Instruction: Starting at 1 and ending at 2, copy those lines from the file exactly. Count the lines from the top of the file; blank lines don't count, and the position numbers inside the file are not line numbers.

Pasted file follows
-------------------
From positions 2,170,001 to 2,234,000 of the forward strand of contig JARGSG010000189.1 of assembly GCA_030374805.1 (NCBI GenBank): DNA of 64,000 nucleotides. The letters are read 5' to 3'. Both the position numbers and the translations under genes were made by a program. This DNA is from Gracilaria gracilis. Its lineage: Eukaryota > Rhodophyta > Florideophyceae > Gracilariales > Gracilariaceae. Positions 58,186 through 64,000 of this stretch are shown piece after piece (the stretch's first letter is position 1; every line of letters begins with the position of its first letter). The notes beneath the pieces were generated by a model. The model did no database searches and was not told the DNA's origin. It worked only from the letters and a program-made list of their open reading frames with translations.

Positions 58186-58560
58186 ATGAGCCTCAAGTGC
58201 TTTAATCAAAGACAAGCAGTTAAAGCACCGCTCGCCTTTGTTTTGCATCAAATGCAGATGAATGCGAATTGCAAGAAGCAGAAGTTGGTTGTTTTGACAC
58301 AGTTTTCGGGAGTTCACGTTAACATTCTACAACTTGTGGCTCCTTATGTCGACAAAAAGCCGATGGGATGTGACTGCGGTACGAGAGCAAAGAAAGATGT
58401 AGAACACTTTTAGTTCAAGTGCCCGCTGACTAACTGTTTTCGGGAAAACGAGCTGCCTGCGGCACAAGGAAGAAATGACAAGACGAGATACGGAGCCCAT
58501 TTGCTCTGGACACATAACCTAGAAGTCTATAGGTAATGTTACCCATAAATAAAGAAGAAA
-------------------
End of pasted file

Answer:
From positions 2,170,001 to 2,234,000 of the forward strand of contig JARGSG010000189.1 of assembly GCA_030374805.1 (NCBI GenBank): DNA of 64,000 nucleotides. The letters are read 5' to 3'. Both the position numbers and the translations under genes were made by a program. This DNA is from Gracilaria gracilis. Its lineage: Eukaryota > Rhodophyta > Florideophyceae > Gracilariales > Gracilariaceae. Positions 58,186 through 64,000 of this stretch are shown piece after piece (the stretch's first letter is position 1; every line of letters begins with the position of its first letter). The notes beneath the pieces were generated by a model. The model did no database searches and was not told the DNA's origin. It worked only from the letters and a program-made list of their open reading frames with translations.

Positions 58186-58560